Schul of course got through those two weeks. And a few months later, he was pleasantly surprised to learn that Igloi had moved to the University of Southern California, which was now only an hour away by car, not six. This allowed Schul, as well as Max Truex (Schul’s commanding officer and Rome Olympian) to embark on an even more grueling work/train schedule. As he told me, he “had never trained that hard.”

Mihaly Igloi

Twice a day, and once on Sunday. 5:30 in the morning. Work out for an hour. All speed work. Repeat 100s. repeat 150s. Lots of sprinting. Then we’d go back to the base. Work Tuesday night and Wednesday morning. Go back to the base. We’d stay there Wednesday night. All day Thursday. Friday night through Monday morning. And come back the next night, and return Wednesday morning. And leave to the university Saturday morning.

But for these three years, from the time Schul first met Igloi in May, 1961, to October 1964, Schul employed interval training to get him to world-class levels. In fact, entering the Tokyo Olympics, Bob Schul was so dominant that it was a foregone conclusion in the press that he was going to be the first American to win the 5,000 meters.

But victory and glory would be built on the punishing interval techniques developed and refined by Igloi. And Schul would go on to coach “good athletes who ran well in college and within a short time, six months to a year, had them running at a national level.” He did so using Igloi’s techniques. What would it be like to train under the Schul-Igloi interval training methodology? Below is an excerpt from Schul’s self-published book, “A Training Manual: A Method for Runners From Beginners to Olympic Contenders”, with an example of what a “hard day” of training might look like.

Set Series

  • 10 X 200 meters (fresh); 50-meter walk between each
  • 400-meter easy jog
  • 5 minutes stretching and situps
  • 8 X 100 meters (fresh) alternating 1 forward and 1 backward, with the last two forward
  • 12 X 160 meters 1 fresh, 1 good guild up, 1 good; 40-meter walk between each


6 X 400 meters at specific times depending on the speed of the runner (around 63-64 seconds for faster runners, or 72-82 seconds for slower runners); 180 meter walk between

Set Series

  • 10 X 200 meters (fresh); 50-meter walk between each
  • 400-meter easy jog
  • 5 minutes stretching and situps
  • 8 X 100 meters (fresh) alternating 1 forward and 1 backward, with the last two forward
  • 12 X 160 meters 1 fresh, 1 good guild up, 1 good; 40-meter walk between each


For better athletes:

An additional 8 X 160 meters (fresh); 40-meter walk between

Set Series

  • 10 X 200 meters (fresh); 50-meter walk between each
  • 400-meter easy jog
  • 5 minutes stretching and situps
  • 8 X 100 meters (fresh) alternating 1 forward and 1 backward, with the last two forward
  • 12 X 160 meters 1 fresh, 1 good guild up, 1 good; 40-meter walk between each
  • 9 X 200 meters (2 fresh, 1 good buildup); 50-meter walk between
  • 10 X 100 meter shakeup (very easy, shaking the arms loose to relax the body)

According to Schul, this workout is over 12 miles of actual running and more importantly the heart rate is elevated for about two and a half hours.

Me, I’d rather write about it.


Igloi Glossary:

  • “Fresh”: relaxed state, no or little tension in the shoulders
  • “Good”: shoulders are under tension, while rest of the body is relaxed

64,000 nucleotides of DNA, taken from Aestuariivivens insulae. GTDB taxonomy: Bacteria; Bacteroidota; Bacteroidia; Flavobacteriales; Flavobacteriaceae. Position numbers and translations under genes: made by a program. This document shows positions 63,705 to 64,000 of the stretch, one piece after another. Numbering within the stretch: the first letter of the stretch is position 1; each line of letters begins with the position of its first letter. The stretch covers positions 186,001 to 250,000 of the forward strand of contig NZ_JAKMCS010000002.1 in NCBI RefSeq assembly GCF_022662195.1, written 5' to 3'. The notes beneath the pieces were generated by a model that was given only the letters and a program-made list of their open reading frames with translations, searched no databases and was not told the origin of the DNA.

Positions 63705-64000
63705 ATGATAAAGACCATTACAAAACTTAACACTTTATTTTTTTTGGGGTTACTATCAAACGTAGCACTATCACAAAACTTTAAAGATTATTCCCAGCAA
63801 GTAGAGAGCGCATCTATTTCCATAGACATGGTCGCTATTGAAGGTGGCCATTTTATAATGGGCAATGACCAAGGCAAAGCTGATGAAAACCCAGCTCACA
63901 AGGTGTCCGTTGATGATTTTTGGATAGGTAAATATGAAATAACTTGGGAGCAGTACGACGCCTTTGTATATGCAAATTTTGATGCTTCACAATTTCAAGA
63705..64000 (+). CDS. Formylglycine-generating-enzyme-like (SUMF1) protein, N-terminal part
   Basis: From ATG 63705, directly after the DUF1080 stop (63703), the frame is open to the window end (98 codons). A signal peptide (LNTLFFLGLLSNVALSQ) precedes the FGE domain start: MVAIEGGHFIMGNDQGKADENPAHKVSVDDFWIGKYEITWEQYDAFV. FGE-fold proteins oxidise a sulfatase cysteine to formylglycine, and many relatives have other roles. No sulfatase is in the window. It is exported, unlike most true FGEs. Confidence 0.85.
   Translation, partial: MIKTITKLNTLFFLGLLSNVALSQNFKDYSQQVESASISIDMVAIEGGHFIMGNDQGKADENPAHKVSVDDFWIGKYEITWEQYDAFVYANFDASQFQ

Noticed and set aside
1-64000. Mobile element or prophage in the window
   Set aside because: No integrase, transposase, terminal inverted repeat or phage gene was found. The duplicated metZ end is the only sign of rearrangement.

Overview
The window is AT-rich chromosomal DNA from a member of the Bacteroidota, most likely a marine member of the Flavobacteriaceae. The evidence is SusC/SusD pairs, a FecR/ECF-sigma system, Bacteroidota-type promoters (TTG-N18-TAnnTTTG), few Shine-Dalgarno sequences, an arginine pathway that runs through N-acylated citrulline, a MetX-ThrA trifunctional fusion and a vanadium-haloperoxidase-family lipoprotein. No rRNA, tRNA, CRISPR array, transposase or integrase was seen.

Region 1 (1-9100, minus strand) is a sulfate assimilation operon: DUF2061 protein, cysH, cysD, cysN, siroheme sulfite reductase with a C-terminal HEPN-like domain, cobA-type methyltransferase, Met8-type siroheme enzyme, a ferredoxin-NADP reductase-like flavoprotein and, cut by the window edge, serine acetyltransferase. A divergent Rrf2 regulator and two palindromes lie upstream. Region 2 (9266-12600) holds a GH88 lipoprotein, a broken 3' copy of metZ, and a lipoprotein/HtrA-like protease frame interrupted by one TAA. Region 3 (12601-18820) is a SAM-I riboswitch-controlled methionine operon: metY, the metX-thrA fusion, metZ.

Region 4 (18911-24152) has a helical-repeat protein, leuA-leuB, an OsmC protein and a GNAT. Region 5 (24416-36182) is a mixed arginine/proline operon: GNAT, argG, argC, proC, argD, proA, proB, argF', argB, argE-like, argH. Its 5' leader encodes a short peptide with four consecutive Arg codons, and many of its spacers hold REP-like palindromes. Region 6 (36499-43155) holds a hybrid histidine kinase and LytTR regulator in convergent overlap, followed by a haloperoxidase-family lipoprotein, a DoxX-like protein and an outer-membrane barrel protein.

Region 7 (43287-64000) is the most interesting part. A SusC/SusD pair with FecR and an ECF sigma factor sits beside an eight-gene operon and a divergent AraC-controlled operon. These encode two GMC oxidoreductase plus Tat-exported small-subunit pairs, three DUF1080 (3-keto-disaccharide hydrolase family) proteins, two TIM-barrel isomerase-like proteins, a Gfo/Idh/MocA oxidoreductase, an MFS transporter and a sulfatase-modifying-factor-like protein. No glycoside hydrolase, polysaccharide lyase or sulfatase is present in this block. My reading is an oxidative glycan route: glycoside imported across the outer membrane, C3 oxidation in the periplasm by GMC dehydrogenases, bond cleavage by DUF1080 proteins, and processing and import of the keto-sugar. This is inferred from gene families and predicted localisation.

• “Hard”: 7/8 speed and under control


Tragedies in our lives often change our lives, for the better or for the worse.

Olympian great, Bob Schul, at the age of 22 figured his track career was done. His grandfather, whom he adored, had been killed in a car accident. Schul went back to school at Miami University of Ohio near his hometown of West Milton, but could not muster the energy to study and get passing grades, and ended up dropping out.

Schul decided it was time to grow up, so he joined the United States Air Force where he studied electronics. Based in Detroit, Michigan, where the lack of track competitions and cold weather gave little incentive for training, Schul wrote in his autobiography, In the Long Run, that “I figured my running career was finished before it had ever begun.”

But only a few months after his time in the cold at Selfridge Air Force Base, his heart warmed when he saw a notice on a bulletin board asking for applicants to a special Air Force track team that, if good enough, could go to the Olympics in Rome. Schul applied, and after anxious weeks of waiting, he got the word that he was in. It was off to sunny and warm California, where he would be based at Oxnard Air Force Base not far north of LA.

Mihaly Igloi

Mihaly Igloi, was a very good miler for Hungary, and was on the Hungarian team at the 1936 Berlin Olympics. While not a champion miler, he eventually became an effective track coach for the Hungarian army track club, Honved Budapest. In the 1950s, Igloi’s runners were commonly breaking world records in various middle and long distance categories, and were heavily favored to break more records and win medals at the 1956 Melbourne Olympics.

But Igloi’s tragedy was a national tragedy. Over a decade prior to the “Prague Spring” in Czechoslovakia and subsequent Soviet invasion in 1968, there was the Hungarian Revolution of 1956, a time when Hungarians revolted against their government and the Soviet puppet policies they lived under. Student protests led to police retaliation, which led to the forming of resistance militia across the country, which led to the Soviet leadership decision to crush the rebellion, which they did. On November 4, 1956, only 18 days prior to the start of the Melbourne Olympics, Soviet forces poured into Budapest. Over 2,500 Hungarians were killed, and over 200,000 fled their homeland.